In many bat dwellings Shi has sampled, including Shitou Cave, “constant mixing of different viruses creates a great opportunity for dangerous new pathogens to emerge,” says Ralph Baric, a virologist at the University of North Carolina at Chapel Hill. And in the vicinity of such viral melting pots, Shi says, “you don’t need to be a wildlife trader to be infected.”
Near Shitou Cave, for example, many villages sprawl among the lush hillsides in a region known for its roses, oranges, walnuts and hawthorn berries. In October 2015 Shi’s team collected blood samples from more than 200 residents in four of those villages. It found that six people, or nearly 3 percent, carried antibodies against SARS-like coronaviruses from bats—even though none of them had handled wildlife or reported SARS-like or other pneumonia-like symptoms. Only one had travelled outside of Yunnan prior to sampling, and all said they had seen bats flying in their village.
Three years earlier, Shi’s team had been called in to investigate the virus profile of a mineshaft in Yunnan’s mountainous Mojiang County—famous for its fermented Pu’er tea—where six miners suffered from pneumonia like diseases (two of them died). After sampling the cave for a year the researchers discovered a diverse group of coronaviruses in six bat species. In many cases, multiple viral strains had infected a single animal, turning it into a flying factory of new viruses.
“The mineshaft stunk like hell,” says Shi, who went in with her colleagues wearing a protective mask and clothing. “Bat guano, covered in fungus, littered the cave.” Although the fungus turned out to be the pathogen that had sickened the miners, she says it would only have been a matter of time before they caught the coronaviruses if the mine had not been promptly shut.
With growing human populations increasingly encroaching on wildlife habitats, with unprecedented changes in land use, with wildlife and livestock transported across countries and their products around the world, and with a sharp increase in both domestic and international travel, new disease outbreaks of pandemic scale are a near mathematical certainty. This had been keeping Shi and many other researchers awake at night—long before the mysterious samples landed at the Wuhan Institute of Virology on that ominous evening last December.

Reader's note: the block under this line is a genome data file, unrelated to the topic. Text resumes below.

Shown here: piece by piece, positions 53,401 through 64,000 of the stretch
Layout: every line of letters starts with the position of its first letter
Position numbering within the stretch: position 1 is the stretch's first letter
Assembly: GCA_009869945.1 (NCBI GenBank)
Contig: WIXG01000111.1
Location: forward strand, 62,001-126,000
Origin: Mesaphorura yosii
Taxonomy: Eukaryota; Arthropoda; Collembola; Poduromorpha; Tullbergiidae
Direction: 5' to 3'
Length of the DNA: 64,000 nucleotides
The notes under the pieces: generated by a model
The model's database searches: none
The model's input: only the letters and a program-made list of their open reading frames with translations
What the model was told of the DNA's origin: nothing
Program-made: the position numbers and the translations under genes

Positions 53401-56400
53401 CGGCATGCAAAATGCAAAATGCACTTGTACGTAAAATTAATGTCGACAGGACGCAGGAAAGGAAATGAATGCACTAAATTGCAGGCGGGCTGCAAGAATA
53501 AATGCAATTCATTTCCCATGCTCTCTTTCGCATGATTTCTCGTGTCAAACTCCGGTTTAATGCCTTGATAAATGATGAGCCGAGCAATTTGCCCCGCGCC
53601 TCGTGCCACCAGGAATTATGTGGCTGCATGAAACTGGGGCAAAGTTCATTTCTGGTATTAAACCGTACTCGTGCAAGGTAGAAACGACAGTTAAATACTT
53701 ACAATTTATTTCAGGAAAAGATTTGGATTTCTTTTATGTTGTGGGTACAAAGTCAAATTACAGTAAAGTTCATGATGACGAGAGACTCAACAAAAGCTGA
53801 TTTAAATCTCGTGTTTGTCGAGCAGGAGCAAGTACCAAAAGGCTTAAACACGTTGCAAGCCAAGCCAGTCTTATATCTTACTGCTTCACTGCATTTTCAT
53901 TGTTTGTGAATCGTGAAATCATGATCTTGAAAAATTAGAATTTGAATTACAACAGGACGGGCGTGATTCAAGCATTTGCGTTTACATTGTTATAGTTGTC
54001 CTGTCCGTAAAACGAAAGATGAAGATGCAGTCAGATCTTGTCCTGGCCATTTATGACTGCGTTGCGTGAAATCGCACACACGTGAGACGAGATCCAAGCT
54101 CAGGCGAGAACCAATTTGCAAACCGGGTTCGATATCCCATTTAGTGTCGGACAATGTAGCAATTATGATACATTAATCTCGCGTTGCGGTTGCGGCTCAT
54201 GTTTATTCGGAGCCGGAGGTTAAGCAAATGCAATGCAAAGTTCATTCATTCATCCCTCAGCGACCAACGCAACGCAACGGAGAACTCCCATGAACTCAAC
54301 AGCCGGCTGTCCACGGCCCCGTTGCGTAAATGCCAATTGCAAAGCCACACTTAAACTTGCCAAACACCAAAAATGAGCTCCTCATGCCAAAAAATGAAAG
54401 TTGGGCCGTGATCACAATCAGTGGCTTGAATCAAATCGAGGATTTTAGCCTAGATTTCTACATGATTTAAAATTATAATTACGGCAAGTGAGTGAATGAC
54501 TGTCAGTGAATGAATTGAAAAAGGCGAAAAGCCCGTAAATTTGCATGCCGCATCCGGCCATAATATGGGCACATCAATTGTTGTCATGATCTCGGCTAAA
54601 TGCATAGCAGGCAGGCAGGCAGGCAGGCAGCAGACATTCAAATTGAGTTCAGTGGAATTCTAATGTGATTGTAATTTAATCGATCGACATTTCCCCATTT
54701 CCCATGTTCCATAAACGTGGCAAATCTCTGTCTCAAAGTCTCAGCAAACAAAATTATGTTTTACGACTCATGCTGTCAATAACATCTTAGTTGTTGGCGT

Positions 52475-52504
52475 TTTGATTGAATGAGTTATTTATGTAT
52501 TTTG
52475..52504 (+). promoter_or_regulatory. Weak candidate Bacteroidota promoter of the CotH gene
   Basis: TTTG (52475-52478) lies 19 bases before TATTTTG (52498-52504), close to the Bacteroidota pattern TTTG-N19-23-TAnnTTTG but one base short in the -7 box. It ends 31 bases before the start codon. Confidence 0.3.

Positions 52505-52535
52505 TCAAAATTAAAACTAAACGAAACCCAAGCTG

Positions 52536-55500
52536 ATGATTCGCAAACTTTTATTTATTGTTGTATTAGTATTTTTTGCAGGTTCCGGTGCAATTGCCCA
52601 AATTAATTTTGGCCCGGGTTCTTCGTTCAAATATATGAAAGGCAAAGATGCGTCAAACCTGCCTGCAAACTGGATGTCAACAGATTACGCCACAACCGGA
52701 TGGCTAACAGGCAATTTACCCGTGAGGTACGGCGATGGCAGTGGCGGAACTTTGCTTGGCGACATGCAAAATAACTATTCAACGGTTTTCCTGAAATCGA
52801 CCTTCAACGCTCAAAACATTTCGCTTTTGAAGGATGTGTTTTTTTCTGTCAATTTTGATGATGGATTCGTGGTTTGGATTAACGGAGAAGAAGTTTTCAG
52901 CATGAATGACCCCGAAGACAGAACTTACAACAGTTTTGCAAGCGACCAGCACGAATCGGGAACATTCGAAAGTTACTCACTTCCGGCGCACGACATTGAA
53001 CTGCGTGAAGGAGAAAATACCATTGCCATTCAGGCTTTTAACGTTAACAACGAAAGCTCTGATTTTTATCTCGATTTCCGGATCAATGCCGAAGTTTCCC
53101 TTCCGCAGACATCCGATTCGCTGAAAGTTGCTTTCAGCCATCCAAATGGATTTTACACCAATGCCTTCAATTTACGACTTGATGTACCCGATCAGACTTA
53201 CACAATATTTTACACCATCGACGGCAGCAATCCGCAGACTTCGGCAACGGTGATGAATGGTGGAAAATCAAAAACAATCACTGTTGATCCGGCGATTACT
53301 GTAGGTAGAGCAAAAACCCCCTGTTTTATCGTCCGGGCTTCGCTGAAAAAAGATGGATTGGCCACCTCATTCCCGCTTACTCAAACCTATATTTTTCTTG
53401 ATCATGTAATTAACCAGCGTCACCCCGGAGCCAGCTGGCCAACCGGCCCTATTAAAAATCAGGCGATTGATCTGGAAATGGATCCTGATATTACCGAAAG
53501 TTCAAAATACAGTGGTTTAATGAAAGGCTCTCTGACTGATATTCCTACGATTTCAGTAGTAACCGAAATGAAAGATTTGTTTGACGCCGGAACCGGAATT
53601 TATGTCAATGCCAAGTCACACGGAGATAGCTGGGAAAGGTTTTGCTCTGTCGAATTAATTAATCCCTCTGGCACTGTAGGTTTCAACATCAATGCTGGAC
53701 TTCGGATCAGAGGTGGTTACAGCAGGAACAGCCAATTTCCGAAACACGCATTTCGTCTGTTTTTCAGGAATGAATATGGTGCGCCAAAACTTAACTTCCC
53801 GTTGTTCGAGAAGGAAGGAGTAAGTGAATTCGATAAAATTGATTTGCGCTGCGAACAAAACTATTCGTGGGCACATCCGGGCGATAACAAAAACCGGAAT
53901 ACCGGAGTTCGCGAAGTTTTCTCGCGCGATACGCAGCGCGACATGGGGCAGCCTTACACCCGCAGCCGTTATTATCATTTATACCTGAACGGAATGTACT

About a year ago, Shi’s team published two comprehensive reviews about coronaviruses in Viruses and Nature Reviews Microbiology. Drawing evidence from her own studies—many of which were published in top academic journals—and from others, Shi and her co-authors warned of the risk of future outbreaks of bat-borne coronaviruses.
On the train back to Wuhan on December 30 last year, Shi and her colleagues discussed ways to immediately start testing the patient samples. In the following weeks—the most intense and the most stressful time of her life—China’s bat woman felt she was fighting a battle in her worst nightmare, even though it was one she had been preparing for over the past 16 years. Using a technique called polymerase chain reaction, which can detect a virus by amplifying its genetic material, the first round of tests showed that samples from five of seven patients contained genetic sequences known to be present in all coronaviruses.
Shi instructed her team to repeat the tests and, at the same time, sent the samples to another laboratory to sequence the full viral genomes. Meanwhile she frantically went through her own laboratory’s records from the past few years to check for any mishandling of experimental materials, especially during disposal. Shi breathed a sigh of relief when the results came back: none of the sequences matched those of the viruses her team had sampled from bat caves. “That really took a load off my mind,” she says. “I had not slept a wink for days.”